How ToMusic Theory

Using pentatonic scales to create major modes: Dorian

Okay, to continue the idea of the last post, we’re going to superimpose pentatonic major scales over a minor chord/key to make dorian. First of all, what is the sound of dorian? The best pop tune example is Oye Como Va. You get a minor one chord, and a major four chord. Another example is the two five progression in jazz, which amounts to the same thing, interval-wise.

Let’s take C dorian: C D Eb F G A Bb C, notice that if this were pure C minor, the A would be an Ab; in other words, the raised sixth note makes it dorian. Now, you would play Eb major pentatonic over this: Eb F G Bb C. As you can see, this gets all the “minor” sounding notes: the flat 3rd and the flat 7th. This is the most “inside” choice to use over a minor chord. The next choice would be Bb major pentatonic: Bb C D F G. Try playing this over a C minor chord, and you get a much more ambiguous “outside” sound. The next choice is F major: F G A C D. This is the BIG choice of the three, as it has the A, which is the dorian note.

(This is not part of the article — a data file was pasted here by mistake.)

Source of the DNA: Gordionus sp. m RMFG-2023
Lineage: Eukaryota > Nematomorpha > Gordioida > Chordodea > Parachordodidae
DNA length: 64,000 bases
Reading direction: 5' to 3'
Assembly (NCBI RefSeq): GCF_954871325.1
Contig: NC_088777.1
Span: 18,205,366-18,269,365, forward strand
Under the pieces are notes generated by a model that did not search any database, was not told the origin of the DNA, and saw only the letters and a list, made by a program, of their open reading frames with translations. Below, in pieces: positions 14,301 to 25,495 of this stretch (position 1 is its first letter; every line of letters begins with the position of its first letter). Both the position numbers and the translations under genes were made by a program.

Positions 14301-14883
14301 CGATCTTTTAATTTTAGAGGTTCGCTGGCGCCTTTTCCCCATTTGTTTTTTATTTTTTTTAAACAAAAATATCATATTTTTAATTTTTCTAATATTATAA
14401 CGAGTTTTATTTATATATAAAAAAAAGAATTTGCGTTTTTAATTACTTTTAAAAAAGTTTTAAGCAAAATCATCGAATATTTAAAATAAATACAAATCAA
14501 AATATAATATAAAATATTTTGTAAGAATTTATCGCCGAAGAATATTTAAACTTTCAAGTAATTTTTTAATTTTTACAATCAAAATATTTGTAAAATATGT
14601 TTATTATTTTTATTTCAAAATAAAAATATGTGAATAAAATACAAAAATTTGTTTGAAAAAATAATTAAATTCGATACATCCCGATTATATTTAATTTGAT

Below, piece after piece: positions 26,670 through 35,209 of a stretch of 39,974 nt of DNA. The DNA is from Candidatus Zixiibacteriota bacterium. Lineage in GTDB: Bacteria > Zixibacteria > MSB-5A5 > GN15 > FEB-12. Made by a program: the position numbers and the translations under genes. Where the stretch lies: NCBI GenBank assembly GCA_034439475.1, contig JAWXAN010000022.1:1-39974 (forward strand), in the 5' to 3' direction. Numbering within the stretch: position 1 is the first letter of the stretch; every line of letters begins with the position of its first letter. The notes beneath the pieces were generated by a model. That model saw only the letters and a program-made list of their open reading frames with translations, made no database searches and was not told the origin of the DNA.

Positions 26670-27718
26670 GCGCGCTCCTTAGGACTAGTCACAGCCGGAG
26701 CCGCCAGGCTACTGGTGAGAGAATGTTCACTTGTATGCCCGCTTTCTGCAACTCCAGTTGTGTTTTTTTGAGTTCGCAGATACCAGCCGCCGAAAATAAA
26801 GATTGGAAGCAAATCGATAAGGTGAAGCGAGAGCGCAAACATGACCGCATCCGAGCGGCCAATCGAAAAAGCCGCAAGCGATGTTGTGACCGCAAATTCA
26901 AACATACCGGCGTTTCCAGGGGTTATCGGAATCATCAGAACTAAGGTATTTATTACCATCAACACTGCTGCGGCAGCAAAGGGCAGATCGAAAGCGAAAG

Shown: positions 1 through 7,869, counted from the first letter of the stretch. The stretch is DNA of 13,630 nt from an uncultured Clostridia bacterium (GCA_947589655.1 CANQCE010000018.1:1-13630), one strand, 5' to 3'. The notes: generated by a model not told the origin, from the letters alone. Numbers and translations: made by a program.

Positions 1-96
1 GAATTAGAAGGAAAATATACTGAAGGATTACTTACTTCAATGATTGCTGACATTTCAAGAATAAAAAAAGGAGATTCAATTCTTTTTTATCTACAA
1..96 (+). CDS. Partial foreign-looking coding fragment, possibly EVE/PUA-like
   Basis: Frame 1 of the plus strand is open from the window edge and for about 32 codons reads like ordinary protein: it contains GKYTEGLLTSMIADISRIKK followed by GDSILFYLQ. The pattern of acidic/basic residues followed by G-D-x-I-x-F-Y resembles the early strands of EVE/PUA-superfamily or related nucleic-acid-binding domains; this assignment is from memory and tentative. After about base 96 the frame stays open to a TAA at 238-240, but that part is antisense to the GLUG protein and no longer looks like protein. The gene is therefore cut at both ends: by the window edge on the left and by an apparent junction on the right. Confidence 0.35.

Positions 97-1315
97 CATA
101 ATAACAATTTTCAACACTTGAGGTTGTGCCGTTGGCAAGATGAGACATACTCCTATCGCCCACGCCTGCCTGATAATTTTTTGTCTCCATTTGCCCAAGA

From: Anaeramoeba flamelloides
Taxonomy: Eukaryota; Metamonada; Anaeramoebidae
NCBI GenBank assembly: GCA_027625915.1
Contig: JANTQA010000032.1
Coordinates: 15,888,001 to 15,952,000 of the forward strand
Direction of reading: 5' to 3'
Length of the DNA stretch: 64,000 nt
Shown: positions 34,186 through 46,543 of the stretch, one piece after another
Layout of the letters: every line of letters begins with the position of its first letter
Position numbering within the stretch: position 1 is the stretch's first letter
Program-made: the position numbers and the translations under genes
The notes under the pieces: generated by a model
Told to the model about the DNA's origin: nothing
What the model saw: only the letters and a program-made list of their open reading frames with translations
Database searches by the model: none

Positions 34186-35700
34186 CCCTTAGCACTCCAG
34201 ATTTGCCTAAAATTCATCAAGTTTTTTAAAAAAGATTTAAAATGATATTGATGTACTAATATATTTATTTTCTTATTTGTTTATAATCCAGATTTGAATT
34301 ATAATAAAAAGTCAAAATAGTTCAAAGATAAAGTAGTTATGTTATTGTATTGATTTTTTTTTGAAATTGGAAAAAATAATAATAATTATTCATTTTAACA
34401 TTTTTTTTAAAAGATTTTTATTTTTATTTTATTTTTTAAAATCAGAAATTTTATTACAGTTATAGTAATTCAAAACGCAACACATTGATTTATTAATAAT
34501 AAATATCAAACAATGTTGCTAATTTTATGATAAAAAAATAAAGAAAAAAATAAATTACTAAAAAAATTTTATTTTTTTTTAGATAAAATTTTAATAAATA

So to sum up, with a minor chord that you want to have a dorian sound, you have three choices: bIII/i (read flat three over one), bVII/i (read flat seven over one), and IV/i (read four over one). None of these choices are particularly outside, but each one definitely has its own sound that you can use to create tension and release, with the bVII/i and the IV/i being more tension oriented and the bIII/i being more release oriented.

An example in a different key would be, if you have an F minor chord, you would use Ab major pent, Eb major pent, and Bb major pent.

Hope you enjoy experimenting with these!

Next time, Phrygian!